For every 0.01mg/m3 increase in fine air particles, birth defects rise by 19 percent, the research adds.
Fine air particles, which weigh less than 0.0025mg, are given out in vehicle exhaust fumes and, when breathed in, become deposited in the lungs where they enter the circulation.
Previous research suggests this causes birth defects as a result of women suffering inflammation and ‘internal stress’.
Physicians Committee figures reveal birth defects affect three percent of all babies born in the US.
Around six percent of infants suffer in the UK, according to a report from the British Isles Network of Congenital Anomaly Registers
The researchers analysed 290,000 babies living in Ohio between 2006 and 2010.
Monthly fine air particle levels were matched to the home addresses of pregnant women before and after they conceived.
‘Shelby County emissions inventories indicate that the largest sources of PM in the Memphis region include a coal-fired power plant, multiple metal manufacturing plants, a petrochemical refinery, and food processing plants.
‘Other major contributors of PM pollution are the largest cargo airport in the world and the third-largest US rail center.’
Despite this, PM10 does come from cars and lorries – but so do other types of pollution, which the California team’s research did not show to be linked to IQ.
The effects on IQ remained the same regardless of how wealthy a family was.
Although the study does not prove PM10 pollution directly causes the IQ drop, the scientists offered suggestions for how it could do so.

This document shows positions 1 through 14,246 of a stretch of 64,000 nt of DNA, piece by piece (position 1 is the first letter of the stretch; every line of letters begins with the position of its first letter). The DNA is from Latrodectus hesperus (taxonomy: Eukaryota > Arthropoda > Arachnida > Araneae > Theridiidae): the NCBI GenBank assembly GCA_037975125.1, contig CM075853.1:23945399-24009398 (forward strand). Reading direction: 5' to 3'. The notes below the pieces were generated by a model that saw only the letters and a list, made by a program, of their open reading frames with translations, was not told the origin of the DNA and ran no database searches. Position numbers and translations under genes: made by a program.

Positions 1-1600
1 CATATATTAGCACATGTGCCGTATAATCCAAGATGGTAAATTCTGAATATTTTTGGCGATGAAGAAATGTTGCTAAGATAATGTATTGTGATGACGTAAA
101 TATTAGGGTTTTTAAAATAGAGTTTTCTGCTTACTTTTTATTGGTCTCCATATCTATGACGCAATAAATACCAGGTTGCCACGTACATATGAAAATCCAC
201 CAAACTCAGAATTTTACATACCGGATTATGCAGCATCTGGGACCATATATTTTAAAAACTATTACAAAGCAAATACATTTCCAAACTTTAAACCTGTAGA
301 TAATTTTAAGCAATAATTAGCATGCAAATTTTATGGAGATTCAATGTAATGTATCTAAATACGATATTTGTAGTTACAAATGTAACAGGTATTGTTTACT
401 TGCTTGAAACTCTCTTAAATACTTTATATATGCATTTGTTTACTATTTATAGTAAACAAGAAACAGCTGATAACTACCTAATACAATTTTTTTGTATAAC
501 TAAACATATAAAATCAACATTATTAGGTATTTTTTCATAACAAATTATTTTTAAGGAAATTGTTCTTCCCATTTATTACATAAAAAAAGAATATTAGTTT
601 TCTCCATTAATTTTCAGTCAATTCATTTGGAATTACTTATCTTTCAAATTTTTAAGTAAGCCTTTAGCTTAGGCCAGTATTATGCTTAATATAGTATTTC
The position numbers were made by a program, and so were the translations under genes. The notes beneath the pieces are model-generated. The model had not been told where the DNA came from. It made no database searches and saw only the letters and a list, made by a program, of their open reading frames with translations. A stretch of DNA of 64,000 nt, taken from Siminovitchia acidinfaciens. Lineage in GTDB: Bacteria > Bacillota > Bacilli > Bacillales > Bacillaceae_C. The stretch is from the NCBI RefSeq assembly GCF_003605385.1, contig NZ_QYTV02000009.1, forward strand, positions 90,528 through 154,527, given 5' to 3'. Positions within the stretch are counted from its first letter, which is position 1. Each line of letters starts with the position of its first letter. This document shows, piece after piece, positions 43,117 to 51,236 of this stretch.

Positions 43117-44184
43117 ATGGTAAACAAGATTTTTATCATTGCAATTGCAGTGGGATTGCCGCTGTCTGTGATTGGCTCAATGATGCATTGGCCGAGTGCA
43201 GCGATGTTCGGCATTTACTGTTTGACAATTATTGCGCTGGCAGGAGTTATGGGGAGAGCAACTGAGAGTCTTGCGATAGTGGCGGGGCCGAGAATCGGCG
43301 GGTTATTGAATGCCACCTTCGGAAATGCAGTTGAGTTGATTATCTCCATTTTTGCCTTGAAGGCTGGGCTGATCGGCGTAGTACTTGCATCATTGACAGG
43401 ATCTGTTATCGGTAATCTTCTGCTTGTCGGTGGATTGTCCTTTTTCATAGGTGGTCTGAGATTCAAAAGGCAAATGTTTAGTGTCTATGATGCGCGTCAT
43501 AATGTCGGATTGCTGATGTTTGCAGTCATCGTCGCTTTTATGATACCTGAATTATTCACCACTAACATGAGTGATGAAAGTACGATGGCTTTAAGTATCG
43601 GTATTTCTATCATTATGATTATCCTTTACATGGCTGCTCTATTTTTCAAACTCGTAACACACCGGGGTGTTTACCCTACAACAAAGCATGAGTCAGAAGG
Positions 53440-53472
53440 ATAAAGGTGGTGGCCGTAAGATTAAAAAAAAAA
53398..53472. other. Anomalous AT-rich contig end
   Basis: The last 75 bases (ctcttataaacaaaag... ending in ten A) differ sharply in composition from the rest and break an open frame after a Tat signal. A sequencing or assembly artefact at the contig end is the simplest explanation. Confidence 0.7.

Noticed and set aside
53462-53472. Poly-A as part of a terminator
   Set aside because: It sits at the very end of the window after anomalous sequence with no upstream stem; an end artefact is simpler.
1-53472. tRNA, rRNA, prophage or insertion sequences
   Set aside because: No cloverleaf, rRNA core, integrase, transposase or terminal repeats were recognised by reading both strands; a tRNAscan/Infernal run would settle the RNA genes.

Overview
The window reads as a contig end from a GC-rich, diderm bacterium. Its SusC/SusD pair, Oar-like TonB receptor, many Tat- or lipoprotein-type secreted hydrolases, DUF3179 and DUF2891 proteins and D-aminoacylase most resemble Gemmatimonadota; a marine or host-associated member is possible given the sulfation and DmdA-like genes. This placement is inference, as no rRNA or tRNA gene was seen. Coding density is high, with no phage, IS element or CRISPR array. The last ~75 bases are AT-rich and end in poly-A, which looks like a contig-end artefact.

The particles may cause inflammation – damaging swelling of internal tissue – in the placenta, stopping it from properly transporting nutrients to the foetus, they said.
Or the toxic pollution may actually travel through the placenta and directly damage the developing brain by interfering with DNA.
The researchers found that the damage pollution was doing to the children’s IQs could be avoided if the mothers had high levels of folate in their diet.
Folate is a type of B vitamin which pregnant women are recommended to take to prevent their babies developing spine or brain deformities in the womb.
Its effects are so strong the Government is bringing in legislation to make sure all bread flour contains folic acid as standard to make sure everyone gets enough.
In the study children whose mothers had the highest levels of folate in their diet did not suffer the IQ drop even if they lived in the most polluted areas.
Meanwhile the children who lived in the most polluted areas and had mothers with the lowest folate levels suffered even more damage to their IQ, losing 6.8 points.
‘It is possible that higher folate levels increase the antioxidant capability of the diet, buffering oxidative stress associated with PM10 exposure,’ one of the researchers, Kaja LeWinn, told The Times.
‘It may also be that folate itself is protective, as folate plays an important role in healthy neurodevelopment regardless of air pollution exposure.’
The research was published in the journal Environmental Research – the scientists said more studies need to be done to confirm its findings.